DENTON, Texas - A grandmother who put her own life on hold to take care of her family will finally graduate college soon. She's 67 years old and will finally walk the stage at the University of North Texas.
"This has been a lifelong dream of mine," said Linda Parker.
Parker's journey began in 1968 when she graduated high school and went off to college for the first time.
"I didn't feel like I had the support system to help me get through it and I struggled. I ended up dropping out," she said.
She got married, had two kids and started working. Her education was put on hold until now.
"After I walk in May I'll have a three-week class to complete, a five-week class and then an eight-week class to complete. And then I'll be done," she said.
Over the years, Parker has tried several times to finish her degree but life has always gotten in the way.
In 1991 she had a stroke. And in 2005 her 33-year-old son was diagnosed with pancreatic cancer and passed away.
"So that was difficult to overcome. It put things on hold for a while. After we were able to get beyond that, I think it makes you stronger because you don't know how much time you have left," she said. "It makes you want to pursue your dreams even more."
Now retired at 67 she's achieving her dream while living with her daughter and her great-niece, who's also in school at UNT.
"It's kind of fun to see how sometimes we have the same struggles. We're like, 'Oh we both have a paper due tonight,'" laughed her great-niece Nija Bradford.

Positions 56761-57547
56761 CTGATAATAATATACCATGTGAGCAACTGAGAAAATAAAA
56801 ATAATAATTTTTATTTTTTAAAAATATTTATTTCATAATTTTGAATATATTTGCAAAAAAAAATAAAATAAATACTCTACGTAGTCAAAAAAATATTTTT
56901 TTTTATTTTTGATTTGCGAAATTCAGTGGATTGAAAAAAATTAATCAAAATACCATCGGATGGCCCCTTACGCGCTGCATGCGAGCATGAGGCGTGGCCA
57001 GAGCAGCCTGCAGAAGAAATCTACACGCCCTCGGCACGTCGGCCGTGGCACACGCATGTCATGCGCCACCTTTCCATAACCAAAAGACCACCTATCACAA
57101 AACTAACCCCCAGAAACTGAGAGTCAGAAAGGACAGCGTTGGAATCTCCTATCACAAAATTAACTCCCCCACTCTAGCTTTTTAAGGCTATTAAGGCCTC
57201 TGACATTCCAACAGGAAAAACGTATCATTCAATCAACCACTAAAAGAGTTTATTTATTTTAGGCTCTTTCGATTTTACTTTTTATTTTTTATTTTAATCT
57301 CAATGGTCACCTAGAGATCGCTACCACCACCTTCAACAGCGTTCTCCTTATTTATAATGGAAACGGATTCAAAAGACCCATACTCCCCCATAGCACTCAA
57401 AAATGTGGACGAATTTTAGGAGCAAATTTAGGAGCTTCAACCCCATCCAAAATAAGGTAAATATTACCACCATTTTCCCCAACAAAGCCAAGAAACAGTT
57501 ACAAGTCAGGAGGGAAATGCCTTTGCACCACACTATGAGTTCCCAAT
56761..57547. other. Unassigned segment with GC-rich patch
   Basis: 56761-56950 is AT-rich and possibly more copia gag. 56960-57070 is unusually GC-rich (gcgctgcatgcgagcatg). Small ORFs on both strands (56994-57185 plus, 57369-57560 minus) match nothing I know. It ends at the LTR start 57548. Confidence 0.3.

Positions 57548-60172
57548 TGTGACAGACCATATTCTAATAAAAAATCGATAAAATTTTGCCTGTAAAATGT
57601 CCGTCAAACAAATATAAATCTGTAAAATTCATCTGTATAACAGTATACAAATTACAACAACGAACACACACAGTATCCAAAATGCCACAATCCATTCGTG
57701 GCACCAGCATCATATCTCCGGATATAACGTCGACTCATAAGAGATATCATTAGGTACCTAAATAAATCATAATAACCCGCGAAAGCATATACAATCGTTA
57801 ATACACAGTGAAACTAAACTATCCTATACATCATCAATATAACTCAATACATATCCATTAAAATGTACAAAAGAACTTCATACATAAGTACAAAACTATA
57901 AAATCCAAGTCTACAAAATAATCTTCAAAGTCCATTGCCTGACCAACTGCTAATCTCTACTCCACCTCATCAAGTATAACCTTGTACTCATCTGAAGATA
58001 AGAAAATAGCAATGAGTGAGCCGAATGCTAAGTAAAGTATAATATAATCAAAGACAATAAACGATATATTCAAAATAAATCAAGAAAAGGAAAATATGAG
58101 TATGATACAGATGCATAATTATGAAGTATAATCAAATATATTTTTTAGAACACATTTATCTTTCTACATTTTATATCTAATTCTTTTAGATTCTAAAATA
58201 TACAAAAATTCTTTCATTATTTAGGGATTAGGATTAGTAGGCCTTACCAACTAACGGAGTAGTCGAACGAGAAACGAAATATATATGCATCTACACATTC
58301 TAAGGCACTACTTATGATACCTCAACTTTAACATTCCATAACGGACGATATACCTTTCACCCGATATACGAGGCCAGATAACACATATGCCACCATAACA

The family is making a mark on campus. Parker's daughter also works at UNT, her son-in-law is in school to get his principal certification and two of her grandchildren and her great-niece go there.
"It's a family affair. We bleed green. Go Mean Green!" said Teresa McKinney, Parker's daughter.
It's no surprise McKinney is the one who inspired her mother to finish what she started.
"I want to see her walk across the stage. She's supported me all three times I've walked across the stage. I'm finally able to give back and be there to support her," she said.
Parker is set to graduate with a 4.0. After graduation, she hopes to work part-time for a non-profit organization that helps people with Alzheimer's, the disease that ended her mother's life.
"As long as you have breath in your body, work toward those goals. Don't leave this world with things unaccomplished," she said.